- Written by
- Peter Landesman
- Directed by
- Peter Landesman
- Will Smith, Gugu Mbatha-Raw, Albert Brooks
In the old television series Quincy, M.E., which ran on NBC from 1976 to 1983, Jack Klugman's titular, scrubs-wearing forensic pathologist was resolute and meticulous, with strong principles and an earnestness that often rubbed his stuffy, paper-pushing superior the wrong way. Every episode, it seemed, Quincy and his boss butted horns, but the thing of it was, Quincy's instincts were always right. I mean, every time.
In Concussion, a melodramatic but compelling enough lab-coat drama about football players and the pathological implications of too many blows to their heads, Will Smith is a forensic neuropathologist who discovers that repeated brain bruises can (and did, and do) lead to a condition called chronic traumatic encephalopathy (CET), which involves a buildup of proteins inside the skull that can cause severe dementia.
The movie is true (with requisite Hollywood embellishments, compositing and omissions), based in part on a 2009 GQ article by Jeanne Marie Laskas. Smith's character is Dr. Bennet Omalu, an extraordinarily educated Nigerian immigrant whose painstaking and unorthodox methods infuriate his supervisor. Indeed, Dr. Omalu is quite the quirky coroner: He talks to the dead, only uses scalpels once, listens to Teddy Pendergrass on his headphones while harvesting organs and stubbornly orders expensive tests when others wouldn't bother.
Based in Pittsburgh, Dr. Omalu – he constantly corrects people who fail to address him with the proper honorific; the lack of respect is a sore spot with him – is assigned to examine the corpse of Mike Webster, a legendary football warrior of the city's Steelers. He died in an awful state, and is played strikingly by the always-good David Morse. We see the retired offensive lineman demented, living in a truck and pleading to his doctor for help. He superglues his teeth, inhales god knows what, and electroshocks himself to sleep.
And when he dies of cardiac arrest, Dr. Omalu's annoying boss doesn't want the city's beloved footballer cut open. But the doctor himself insists. "I know how he died," he says. "I want to know why."
The why is the newly minted CET, and Dr. Omalu (with help from some and the discouragement of others) gets his discovery published in a medical journal. Turns out other players suffered from the same condition, causing delusions and depression that led, in some cases, to suicide. Confronted with the evidence that its game was killing its former players, do you think the billion-dollar league embraces Dr. Omalu's scientific conclusions? Let's just say that when the good doctor's findings make their way to the press, it is absolutely done without the expressed written consent of the National Football League, which apparently studied Big Tobacco when it came to stonewalling science and denying responsibility.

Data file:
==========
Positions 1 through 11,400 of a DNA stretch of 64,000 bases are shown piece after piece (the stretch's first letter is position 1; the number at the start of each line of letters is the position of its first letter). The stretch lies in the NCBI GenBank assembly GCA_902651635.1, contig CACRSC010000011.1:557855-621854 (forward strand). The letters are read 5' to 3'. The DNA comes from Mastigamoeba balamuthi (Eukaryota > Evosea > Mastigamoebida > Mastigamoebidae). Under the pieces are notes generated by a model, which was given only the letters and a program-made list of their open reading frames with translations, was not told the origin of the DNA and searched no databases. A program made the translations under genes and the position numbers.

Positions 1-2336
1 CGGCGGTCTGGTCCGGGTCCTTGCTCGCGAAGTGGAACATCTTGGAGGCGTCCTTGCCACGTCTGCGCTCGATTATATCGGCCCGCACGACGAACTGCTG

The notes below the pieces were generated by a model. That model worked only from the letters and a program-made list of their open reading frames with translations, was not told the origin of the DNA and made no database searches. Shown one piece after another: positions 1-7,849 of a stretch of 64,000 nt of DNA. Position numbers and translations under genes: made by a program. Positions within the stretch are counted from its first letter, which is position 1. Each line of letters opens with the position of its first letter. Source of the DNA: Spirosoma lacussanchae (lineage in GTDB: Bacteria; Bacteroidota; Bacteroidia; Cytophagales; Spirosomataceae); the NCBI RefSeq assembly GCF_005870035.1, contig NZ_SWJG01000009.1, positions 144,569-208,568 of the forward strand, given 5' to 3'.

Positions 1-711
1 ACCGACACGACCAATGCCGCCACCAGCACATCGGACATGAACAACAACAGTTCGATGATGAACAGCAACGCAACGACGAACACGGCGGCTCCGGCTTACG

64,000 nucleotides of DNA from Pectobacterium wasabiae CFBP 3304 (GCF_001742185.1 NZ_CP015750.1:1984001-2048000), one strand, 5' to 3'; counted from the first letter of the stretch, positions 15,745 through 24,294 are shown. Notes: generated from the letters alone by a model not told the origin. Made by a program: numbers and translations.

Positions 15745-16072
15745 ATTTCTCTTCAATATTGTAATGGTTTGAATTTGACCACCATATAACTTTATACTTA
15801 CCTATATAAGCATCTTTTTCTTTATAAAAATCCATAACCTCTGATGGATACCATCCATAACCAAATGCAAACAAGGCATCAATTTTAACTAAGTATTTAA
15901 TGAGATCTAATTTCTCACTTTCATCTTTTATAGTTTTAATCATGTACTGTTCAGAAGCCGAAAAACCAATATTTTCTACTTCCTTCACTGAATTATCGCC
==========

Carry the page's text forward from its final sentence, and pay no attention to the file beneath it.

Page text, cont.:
From there, the film (directed by Peter Landesman, whose often riveting historical drama Parkland examined the frenzied aftermath of the JFK assassination) documents the struggle of the strong-willed doctor to bring his results to light against the NFL's steadfast efforts to bury them. There is little doubt that when this film opens on Dec. 25, the NFL, which never met a public relations challenge it couldn't bungle, will be vilified once again.
For all the talk of Smith's strong performance, one wonders if the subject matter couldn't have been tackled with less sentimentality and heartfelt biography.
Albert Brooks is his usual charismatic (and bald-cap-rocking) self as Dr. Omalu's mentor. He warns his protégé of the league's power and special place in America's heart: "The NFL owns a day of the week. The same day the Church used to own." But a sidebar love story involving a fellow earnest African émigré (played by Gugu Mbatha-Raw) is just a fluffy distraction. They tell each other that to be Americans they need to be the "best versions of themselves." Their religious drivel is just bothersome.
In a crisp accent that means that everything that comes out of his mouth must be true, Smith's Dr. Omalu's says that, while in Africa, he believed that Americans were the "manifestation of what God wants us to be." Little did he know that Americans worship different things than he does. On any given Sunday, football players are sacrificed and a desperate against-the-odds play is called a "Hail Mary." Hut-hut, amen, you bet.